Reconciling creation and evolution

Often, the pro-creation or anti-evolution argument looks to the first chapter of Genesis as its basis, that God created all kinds and so nothing evolved from something else. What strikes me as odd is the presumption that this same omnipotent God is bounded by what we perceive as time. Why is it hard to accept that God conceived of–not literally “created”–everything at once but that some would only come to manifest at a certain point in time? This would indeed have all scientific appearances of evolution, of one kind of beast becoming another, but God still having done this magnificent deed during the act of creation.

Even in Genesis, God “evolves” woman from man, taking a part of him and creating something new that did not exist before. This is absolutely testament that evolution happens and that God may indeed be at the center of its happening. Yet, pro-creation arguers insist that evolution doesn’t happen? This is absurd at best.

Similarly, the pro-evolution arguers insisting that such miraculous events could occur purely by random chance seems too optimistic for my tastes. We have very little evidence of “evolution gone horribly wrong” which would inevitably need to happen much more frequently than evolution getting it right to get us to where we are today. Yet, the fossil record is clearly lacking this proof. Apparently, the evolutionary stasis in the observed fossil record is clear.

Scientists have coined the term punctuated equilibrium to describe the short bursts of evolutionary improvement that happens. Why is it so hard to accept that these apparently miraculous core changes to a species wasn’t guided somehow? Believing that these rare and unlikely events, which now seems to not stem from constantly failed random attempts, can happen repeatedly is like winning the lottery every time you buy a ticket, and repeatedly buying tickets and winning every time! Sorry, that kind of luck is … Godlike, to say the least.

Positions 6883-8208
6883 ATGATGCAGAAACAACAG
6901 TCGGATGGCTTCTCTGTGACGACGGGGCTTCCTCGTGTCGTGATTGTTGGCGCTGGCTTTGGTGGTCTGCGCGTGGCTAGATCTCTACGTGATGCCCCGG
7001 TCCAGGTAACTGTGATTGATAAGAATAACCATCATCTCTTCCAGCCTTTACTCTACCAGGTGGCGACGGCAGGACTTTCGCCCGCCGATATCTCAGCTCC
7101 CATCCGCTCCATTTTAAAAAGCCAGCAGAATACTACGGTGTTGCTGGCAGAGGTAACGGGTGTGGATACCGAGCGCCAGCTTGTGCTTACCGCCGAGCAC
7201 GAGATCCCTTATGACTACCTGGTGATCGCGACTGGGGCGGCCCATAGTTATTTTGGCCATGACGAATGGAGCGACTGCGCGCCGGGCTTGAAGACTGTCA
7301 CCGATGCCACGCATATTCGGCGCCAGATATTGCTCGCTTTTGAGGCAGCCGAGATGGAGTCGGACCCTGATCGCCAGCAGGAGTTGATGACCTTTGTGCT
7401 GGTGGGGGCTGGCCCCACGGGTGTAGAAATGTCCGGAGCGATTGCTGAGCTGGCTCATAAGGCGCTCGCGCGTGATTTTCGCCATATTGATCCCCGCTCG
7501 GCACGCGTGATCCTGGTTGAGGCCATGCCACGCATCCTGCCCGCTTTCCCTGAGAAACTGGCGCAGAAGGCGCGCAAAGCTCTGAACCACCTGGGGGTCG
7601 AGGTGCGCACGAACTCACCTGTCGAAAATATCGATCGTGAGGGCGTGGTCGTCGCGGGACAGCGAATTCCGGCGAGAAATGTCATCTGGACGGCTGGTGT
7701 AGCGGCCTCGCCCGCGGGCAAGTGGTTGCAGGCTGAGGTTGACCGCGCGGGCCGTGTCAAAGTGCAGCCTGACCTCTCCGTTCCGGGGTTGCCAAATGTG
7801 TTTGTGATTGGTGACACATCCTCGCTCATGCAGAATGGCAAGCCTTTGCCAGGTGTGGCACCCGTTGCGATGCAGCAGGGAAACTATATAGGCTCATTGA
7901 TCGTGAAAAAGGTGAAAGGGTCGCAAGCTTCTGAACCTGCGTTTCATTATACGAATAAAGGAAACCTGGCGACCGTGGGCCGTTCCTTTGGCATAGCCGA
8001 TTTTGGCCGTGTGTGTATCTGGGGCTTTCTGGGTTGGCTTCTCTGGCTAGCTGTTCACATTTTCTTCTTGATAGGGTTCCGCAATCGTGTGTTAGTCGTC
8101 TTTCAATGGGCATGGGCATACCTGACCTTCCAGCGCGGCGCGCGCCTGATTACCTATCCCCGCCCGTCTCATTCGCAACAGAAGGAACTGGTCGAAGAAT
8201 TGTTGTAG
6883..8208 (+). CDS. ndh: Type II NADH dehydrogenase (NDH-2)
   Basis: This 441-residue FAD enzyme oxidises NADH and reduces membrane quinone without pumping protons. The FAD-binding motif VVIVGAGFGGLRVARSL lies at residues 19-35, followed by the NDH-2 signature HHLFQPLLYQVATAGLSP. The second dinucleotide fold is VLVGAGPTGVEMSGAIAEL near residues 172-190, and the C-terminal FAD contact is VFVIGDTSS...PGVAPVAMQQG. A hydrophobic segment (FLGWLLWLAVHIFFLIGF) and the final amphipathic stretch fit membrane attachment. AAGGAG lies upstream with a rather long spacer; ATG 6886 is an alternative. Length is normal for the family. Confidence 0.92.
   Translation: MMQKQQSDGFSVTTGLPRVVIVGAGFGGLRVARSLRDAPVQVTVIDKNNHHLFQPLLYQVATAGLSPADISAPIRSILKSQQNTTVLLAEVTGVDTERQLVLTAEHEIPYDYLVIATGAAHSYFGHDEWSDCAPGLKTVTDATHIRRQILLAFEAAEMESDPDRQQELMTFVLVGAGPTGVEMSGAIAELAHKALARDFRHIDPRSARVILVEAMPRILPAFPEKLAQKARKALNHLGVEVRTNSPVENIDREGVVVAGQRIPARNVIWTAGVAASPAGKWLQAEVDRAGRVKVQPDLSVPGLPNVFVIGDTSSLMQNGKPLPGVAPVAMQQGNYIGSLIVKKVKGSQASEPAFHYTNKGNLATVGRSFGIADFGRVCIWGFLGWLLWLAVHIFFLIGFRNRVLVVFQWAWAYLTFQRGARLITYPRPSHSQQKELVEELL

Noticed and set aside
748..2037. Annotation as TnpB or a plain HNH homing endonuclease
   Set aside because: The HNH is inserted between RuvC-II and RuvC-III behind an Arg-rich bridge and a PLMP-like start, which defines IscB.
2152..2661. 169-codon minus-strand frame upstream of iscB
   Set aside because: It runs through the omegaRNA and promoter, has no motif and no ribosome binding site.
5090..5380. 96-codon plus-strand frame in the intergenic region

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Comments

  1. Simon C. Ion says:

    We have very little evidence of “evolution gone horribly wrong” which would inevitably need to happen much more frequently than evolution getting it right to get us to where we are today. Yet, the fossil record is clearly lacking this proof. Apparently, the evolutionary stasis in the observed fossil record is clear.

    Neanderthal man was one of these unsuited organisms.
    Also, consider the evolution of drug-resistant bacteria and viruses. Those that are killed by the drugs are “evolution getting it wrong”. Those that are not are “evolution getting it right”. IDK what the common ratio of dead “bugs” to live ones is, but I’d be willing to bet that it’s pretty abysmal from the bugs’ POV. (After all, we’re not all dead from something like drug-resistant staph.)

    It’s my understanding that fossilization is a “finicky” process. The conditions needed for preservation of an organism *rarely* ever happen. The likelihood of getting a fossilized “limited edition” broken organism is extremely low.

  2. Simon C. Ion says:

    Bah. Blogger doesn’t support the “q” tag. Consider the first paragraph a direct quote. : /

  3. There is a vanishingly small chance that “evolution gone horribly wrong” would leave any fossil record. Most instances would have been still-born or never come to term (in mammalian version). For a single fossil to make it to our attention requires that there have been a lot of that individuals living at one time – the odds of leaving a fossil are really low. I attended a lecture once by a paleontologist in which he described observing the fates of rural road kills: not once in several years did any of the remains fail to get scattered by scavengers.